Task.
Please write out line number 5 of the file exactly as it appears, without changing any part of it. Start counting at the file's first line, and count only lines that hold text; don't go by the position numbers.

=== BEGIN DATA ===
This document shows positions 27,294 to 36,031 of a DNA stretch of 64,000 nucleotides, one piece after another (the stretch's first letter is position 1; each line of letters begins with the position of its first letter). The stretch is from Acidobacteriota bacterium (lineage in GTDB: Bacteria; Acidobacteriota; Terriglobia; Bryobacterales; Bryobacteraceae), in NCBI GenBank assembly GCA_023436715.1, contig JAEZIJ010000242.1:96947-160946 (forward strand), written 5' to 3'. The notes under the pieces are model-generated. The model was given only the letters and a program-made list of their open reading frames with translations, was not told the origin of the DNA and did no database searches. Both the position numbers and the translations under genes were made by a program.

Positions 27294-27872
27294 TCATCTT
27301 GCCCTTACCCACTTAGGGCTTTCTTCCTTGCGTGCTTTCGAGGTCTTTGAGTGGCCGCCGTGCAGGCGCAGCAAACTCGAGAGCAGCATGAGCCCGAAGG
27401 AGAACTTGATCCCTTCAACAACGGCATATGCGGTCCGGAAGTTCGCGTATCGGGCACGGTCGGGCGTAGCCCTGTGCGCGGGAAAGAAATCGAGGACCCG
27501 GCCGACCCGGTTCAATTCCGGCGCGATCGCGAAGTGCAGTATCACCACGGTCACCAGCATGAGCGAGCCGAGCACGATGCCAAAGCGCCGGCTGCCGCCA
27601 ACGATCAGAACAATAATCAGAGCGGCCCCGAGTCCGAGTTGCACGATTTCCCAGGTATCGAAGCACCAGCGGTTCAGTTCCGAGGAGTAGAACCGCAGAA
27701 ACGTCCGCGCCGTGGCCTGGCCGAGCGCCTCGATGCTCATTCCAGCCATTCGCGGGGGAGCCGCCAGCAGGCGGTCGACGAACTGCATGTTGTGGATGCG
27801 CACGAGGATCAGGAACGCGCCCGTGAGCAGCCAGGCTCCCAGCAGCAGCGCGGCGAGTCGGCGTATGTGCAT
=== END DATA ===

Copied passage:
27401 AGAACTTGATCCCTTCAACAACGGCATATGCGGTCCGGAAGTTCGCGTATCGGGCACGGTCGGGCGTAGCCCTGTGCGCGGGAAAGAAATCGAGGACCCG